Young drivers spend £9,000 on their first year of driving

cost of getting on the road learner drivers

The expense of getting on the road as a young driver is well known, but how much does it actually cost to pass your test, buy a car and then drive it for a year? According to Admiral, it’s as much as £9,136.

Getting your licence

Learning is a big one. You’re typically looking at £24 per hour to get behind the wheel with an instructor. Intriguingly, the UK is the fifth-cheapest country on Earth in which to learn to drive.

A provisional licence costing £34 plus 47 lessons with an instructor means you’re paying £1,247 just to get to your first test. If you pass, that’s £62 on top. If you fail, you’re in for more lessons again.

That’s not taking into account the £23 cost of a theory test. Just under half of all drivers under 25 passed first time, with it taking two attempts on average.

Insurance costs

cost of getting on the road learner drivers

This will have inspired a good few gasps over the years for young drivers. At present, the average insurance premium for a 17 year-old is a lofty £1,889.

In spite of efforts in recent years to bridge the car insurance gender gap, the gulf is still more than £600 on average. Men between 17 and 20 are paying out around £2,294, versus £1,660 for women.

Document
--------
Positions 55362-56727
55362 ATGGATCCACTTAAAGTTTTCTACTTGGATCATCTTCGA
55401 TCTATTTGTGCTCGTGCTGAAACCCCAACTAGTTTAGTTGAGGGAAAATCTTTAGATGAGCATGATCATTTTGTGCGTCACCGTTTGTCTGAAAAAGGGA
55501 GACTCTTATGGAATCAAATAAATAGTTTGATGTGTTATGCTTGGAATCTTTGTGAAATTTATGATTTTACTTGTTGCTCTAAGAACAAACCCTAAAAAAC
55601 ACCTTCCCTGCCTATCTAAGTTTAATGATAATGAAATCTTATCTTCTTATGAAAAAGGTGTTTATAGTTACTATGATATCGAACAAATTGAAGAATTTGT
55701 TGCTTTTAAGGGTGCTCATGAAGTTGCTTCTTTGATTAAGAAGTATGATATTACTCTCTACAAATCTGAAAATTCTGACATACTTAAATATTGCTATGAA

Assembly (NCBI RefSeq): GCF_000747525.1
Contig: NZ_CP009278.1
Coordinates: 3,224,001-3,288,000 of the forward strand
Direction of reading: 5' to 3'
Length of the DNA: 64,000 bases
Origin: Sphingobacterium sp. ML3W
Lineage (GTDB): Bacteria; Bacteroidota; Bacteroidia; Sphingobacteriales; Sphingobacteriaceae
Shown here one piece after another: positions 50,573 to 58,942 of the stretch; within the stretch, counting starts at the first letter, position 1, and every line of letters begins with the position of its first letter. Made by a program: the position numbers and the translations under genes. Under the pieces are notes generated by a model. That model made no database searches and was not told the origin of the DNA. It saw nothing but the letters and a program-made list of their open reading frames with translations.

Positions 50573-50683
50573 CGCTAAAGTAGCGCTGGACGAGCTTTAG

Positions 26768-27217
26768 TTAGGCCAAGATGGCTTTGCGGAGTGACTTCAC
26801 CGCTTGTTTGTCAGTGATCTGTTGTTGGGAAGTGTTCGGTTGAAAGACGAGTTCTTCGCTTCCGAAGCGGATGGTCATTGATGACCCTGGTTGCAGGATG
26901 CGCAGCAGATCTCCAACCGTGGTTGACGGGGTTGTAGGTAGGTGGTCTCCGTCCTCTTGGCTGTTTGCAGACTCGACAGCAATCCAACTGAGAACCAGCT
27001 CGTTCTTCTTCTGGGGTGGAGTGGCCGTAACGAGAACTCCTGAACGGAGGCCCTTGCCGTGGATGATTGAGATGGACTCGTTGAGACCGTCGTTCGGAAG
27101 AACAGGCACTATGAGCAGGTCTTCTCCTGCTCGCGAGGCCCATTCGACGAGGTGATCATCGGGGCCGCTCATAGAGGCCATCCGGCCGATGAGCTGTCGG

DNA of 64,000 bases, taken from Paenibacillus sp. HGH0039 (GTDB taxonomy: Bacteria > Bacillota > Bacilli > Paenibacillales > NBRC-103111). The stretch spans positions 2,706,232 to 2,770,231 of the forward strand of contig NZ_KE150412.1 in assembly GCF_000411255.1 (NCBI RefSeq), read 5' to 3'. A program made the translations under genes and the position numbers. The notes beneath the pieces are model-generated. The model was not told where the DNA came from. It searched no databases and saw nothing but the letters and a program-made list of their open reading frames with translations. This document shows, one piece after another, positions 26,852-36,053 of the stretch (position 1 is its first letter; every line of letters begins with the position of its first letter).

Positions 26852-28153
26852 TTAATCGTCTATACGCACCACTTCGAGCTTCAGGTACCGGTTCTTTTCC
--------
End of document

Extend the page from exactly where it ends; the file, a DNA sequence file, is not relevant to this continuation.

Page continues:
Buying your first car

According to Admiral, over half of young drivers (under 25) borrow money to buy their cars, with a monthly budget of between £200 and £300. Nearly a quarter of those who borrowed money to buy cars said they’d be happy to pay more than £500 per month.

In total, with your £1,200 on learning (assuming you pass first time) added on to the £1,900 average insurance cost, you’ve got £3,100’s worth of bills before buying the car.

Couple that with a year’s worth of car payments at £300 per month, with around £2,000 as a deposit, and you’re up to £8,000 already, without any maintenance and other unexpected bills.

Getting on the road for less

cost of getting on the road learner drivers

There are plenty of ways you can get on the road for less as a young driver. An intensive one-week course can be had for comfortably less than £1,000. That’s the cost of your lessons, provisional and your test covered.

You could also fit a black box to make your insurance cheaper. And you could buy a ‘proper first car’ – i.e. a banger for a few hundred quid. Where there’s a will, there’s a way to save. 

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